“…and it’s funny, because I was once asked about the year 2000, what you think about the next millennium? And I told them: architecture will disappear.” Yona Friedman.
This is a text I wrote on July of 2009. I introduce it here to link with the previous post, a reflection of Mark Shepard and Adam Greenfield about the disappearance of the physical part of the city.
I decided to write this post to clear up certain ideas which have been around me for a while about the future of architecture. To understand my doubts, because currently they are just that, firstly I should make clear what I mean by physical architecture and virtual or non-physical architecture. Physical architecture is the tangible, what is constructed. And the virtual would be everything that we can not touch but affects from different disciplines to the architecture. The recent explosion in digital technologies allows us to not only understand but also use them in new ways to generate architectural processes. Communication, education, sociology, participation, politics, ecology, exhibitions…
The integration of some of these elements into urban planning was attempted in the ’60s, and these attempts in architecture did not come to fruition. Now the situation is different because the tools at our disposal, which we are creating through the Internet, allow us effectively to carry out this integration. I think the reason that web 2.0 ideas have stagnated more deeply in urban planning has to do with that difference.
A recurring question is the kind of relationship we need to have with the physical to adapt to the new reality. It is the time to investigate what is not built, to create new tools to change the world where we live in. In my opinion we should not forget the tangible, but blend it in. It is possible that what we will do is gradually make physical architecture disappear, that will be one of our tasks, and also develop the way to integrate both worlds into one.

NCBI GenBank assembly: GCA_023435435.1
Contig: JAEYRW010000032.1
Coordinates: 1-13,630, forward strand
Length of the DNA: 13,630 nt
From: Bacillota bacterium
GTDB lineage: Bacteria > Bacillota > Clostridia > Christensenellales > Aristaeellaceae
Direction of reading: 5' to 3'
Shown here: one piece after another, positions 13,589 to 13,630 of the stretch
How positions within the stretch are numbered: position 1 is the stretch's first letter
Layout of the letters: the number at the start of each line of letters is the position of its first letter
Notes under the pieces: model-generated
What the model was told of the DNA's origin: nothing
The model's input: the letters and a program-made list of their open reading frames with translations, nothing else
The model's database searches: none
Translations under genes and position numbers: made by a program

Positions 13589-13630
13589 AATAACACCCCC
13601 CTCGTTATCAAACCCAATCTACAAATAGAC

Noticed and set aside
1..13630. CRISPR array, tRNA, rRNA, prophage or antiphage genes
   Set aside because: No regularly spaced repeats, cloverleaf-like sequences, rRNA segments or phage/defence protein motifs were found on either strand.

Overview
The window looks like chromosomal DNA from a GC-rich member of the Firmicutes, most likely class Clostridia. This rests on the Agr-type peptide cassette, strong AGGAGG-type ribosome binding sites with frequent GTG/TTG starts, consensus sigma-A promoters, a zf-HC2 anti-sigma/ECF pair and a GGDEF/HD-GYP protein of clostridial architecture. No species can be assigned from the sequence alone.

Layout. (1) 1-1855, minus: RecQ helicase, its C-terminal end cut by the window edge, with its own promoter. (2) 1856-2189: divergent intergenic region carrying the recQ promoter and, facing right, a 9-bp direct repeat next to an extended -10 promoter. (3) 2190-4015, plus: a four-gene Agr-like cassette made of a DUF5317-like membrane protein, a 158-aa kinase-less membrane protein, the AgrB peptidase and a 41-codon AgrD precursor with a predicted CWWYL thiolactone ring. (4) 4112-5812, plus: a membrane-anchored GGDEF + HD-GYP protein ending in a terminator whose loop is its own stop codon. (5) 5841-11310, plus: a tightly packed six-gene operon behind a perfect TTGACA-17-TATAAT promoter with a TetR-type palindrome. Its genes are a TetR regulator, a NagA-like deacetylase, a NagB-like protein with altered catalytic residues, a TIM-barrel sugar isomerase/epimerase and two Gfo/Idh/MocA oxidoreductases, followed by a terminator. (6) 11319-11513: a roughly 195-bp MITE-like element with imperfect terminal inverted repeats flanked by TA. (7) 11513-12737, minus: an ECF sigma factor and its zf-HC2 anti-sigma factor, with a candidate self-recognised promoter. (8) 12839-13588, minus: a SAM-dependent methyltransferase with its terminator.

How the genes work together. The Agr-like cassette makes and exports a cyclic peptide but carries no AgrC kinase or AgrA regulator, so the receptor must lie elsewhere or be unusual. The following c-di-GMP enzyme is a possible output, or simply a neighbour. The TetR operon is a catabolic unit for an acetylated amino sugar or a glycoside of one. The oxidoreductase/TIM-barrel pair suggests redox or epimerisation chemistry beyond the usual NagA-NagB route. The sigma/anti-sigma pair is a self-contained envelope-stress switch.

There will be situations in which we will limit the ubiquity of the Internet, to interact with the physical. On the other hand we will erase barriers and superfluous elements of constructed architecture. The real change will occur together, both realities hand- in-hand.
In Basurama‘s interview of Iñaki Ábalos, there were two phrases that particularly struck me. One of them defined the current moment as a paradigm shift from the formal to the thermodynamic. Without a doubt, there’s a paradigm shift, but to define it as thermodynamic seems insufficient and premature to describe a change that, to me, seems to be far deeper… The other great phrase is: “No one knows what the fuck to do or say …”
“Were we considering an implicit reference to the ecstatic and expectant black and white images from the post-War period? Perhaps, after all, are we not now reevaluating our society and future just as they did then?” Oosterman, Arjen
And then there’s is an article entitled directly: “Architecture: a failed discipline” (Jarzombek, Mark)
Image: Jaime Eizaguirre
Translated by Ran Chen
Outstanding post, I conceive people
I was reading through some of your blog posts on this internet site and I believe this website is very instructive! Keep on putting up.
Great post, I believe people